F1 accused by humanitarian groups of being two-faced
Ahead of this weekend’s Bahrain Grand Prix, Formula One has been accused of ignoring human rights abuses in the country and having a “clear double standard” about where it decides it should and should not host races (a reference to the recent cancellation of the Russian GP).
The Bahrain Institute for Rights and Democracy (Bird) said F1 has “abandoned those who have been tortured and imprisoned” in the country in part due to criticism of the race, which kicks off the F1 season on March 20.
Bahrain’s race recently signed a huge 15-year extension to continue hosting until 2036, which has prompted various human rights groups to write a letter to F1 CEO Stefano Domenicali, the Grand Prix Drivers Association (GPDA), the sport’s ten teams, and its governing body, the FIA.
In the letter, F1 is accused of a “failure to engage with civil society and acknowledge rights abuse in Bahrain,” and that it is sportswashing “continued institutionalized repression” in the country.
Among the list of requests made to F1, including assessing the Bahrain Grand Prix contract, the letter asks F1 to publicly acknowledge the human rights “crisis” in the country.
F1 released a statement in response, which said: “For decades Formula One has worked hard be a positive force everywhere it races, including economic, social, and cultural benefits. Sports like Formula One are uniquely positioned to cross borders and cultures to bring countries and communities together to share the passion and excitement of incredible competition and achievement.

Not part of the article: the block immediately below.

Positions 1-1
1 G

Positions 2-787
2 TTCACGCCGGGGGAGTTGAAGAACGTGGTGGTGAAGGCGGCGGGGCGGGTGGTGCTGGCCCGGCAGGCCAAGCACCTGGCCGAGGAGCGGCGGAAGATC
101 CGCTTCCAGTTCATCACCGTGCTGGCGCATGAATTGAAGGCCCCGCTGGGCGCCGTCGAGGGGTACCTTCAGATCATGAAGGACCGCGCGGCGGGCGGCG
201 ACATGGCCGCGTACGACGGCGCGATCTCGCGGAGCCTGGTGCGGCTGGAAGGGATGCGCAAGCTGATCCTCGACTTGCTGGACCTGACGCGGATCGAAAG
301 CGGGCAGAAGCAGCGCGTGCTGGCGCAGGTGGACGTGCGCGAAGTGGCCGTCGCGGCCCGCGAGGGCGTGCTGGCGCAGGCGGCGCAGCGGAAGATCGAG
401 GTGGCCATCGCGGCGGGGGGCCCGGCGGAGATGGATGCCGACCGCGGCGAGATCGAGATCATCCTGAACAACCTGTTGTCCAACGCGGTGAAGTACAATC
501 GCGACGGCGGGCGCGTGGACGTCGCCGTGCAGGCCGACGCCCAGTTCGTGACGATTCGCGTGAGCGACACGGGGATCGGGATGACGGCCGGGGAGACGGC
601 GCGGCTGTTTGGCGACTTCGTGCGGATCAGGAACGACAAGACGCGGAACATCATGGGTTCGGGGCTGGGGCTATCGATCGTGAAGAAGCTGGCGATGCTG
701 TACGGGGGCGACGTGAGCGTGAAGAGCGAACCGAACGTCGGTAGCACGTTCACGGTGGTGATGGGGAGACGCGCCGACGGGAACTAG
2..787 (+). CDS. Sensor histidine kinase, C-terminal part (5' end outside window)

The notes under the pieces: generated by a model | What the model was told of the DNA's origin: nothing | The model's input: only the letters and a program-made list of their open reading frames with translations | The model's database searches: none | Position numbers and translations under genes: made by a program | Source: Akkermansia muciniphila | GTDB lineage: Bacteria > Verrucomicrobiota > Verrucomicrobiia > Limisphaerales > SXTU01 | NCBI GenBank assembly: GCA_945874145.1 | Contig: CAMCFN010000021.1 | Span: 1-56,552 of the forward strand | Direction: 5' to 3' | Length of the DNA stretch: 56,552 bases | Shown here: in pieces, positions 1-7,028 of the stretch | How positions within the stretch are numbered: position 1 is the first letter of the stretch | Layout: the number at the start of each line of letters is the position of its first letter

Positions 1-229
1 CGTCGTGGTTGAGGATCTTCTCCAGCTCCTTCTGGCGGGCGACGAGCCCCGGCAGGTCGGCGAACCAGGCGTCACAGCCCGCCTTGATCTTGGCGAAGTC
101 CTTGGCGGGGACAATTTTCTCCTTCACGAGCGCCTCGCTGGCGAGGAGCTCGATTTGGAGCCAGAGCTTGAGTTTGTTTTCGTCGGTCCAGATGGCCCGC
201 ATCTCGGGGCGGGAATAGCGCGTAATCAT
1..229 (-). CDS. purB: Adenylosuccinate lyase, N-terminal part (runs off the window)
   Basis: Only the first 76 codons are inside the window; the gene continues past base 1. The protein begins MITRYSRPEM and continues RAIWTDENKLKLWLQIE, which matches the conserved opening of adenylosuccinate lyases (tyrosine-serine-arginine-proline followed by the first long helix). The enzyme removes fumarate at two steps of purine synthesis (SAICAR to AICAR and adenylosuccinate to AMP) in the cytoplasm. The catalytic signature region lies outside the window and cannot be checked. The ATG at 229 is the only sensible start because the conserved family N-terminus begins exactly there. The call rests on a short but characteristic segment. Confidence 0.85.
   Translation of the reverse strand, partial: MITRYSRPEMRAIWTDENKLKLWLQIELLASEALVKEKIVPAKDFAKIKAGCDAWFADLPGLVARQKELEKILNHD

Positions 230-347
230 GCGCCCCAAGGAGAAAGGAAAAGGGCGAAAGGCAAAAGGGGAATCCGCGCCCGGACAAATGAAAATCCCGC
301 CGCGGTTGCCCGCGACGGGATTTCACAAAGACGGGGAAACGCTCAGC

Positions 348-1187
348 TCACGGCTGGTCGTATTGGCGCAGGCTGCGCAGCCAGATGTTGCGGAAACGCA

“We take our responsibilities on rights very seriously and set high ethical standards for counterparties and those in our supply chain, which are enshrined in contracts, and we pay close attention to their adherence.”
The Kingdom of Bahrain issued a statement of its own, saying: “Bahrain has led human rights reform in the region and to suggest otherwise does not reflect current-day reality.
“Bahrain has the region’s most robust human rights protections in place. Independent bodies, such as the independent human rights Ombudsman — the first of its kind in the Middle East — protect against and will investigate any issue related to human rights; police code of conduct reforms and comprehensive training supports a zero-tolerance policy towards mistreatment of any kind; and criminal justice reform, whether related to judicial reform or alternative sentencing, ensures better protections and outcomes.
“To attempt to single out Bahrain in the Formula One calendar is absurd, lacks context, and entirely undermines the enormous strides and leadership Bahrain has shown in this area. Bahrain welcomes and actively supports the role Formula One can play in shedding light on human rights issues in all countries it operates in, now and in the future.”
The letter also said F1 has shown “a clear double standard being applied with countries in the Middle East,” after the decision to cancel the Russian Grand Prix following Russia’s military invasion of Ukraine last month, referencing Saudi Arabia’s involvement in a conflict with Yemen.
On Monday, the Guardian reported prisoners in Bahrain had written to Lewis Hamilton praising the seven-time world champion for speaking out previously on human rights abuse in the middle east.
“Your genuine concern about these cases has changed the way prisoners think of this sport,” the letter, seen by the Guardian, said.
“To us, you are our champ, not only the best in driving but also a human being who cares about the suffering of others. To reflect our support to you, a new phenomenon spread in the prison. Inmates began to write or draw ‘Sir 44’ or ‘Lewis 44’ on their clothes, which we would wear in support while watching the race.”
Saudi Arabia hosts the second race of the season on March 27, a week after Bahrain’s event, and also has a 15-year deal with F1 to host races. In part by ESPN.com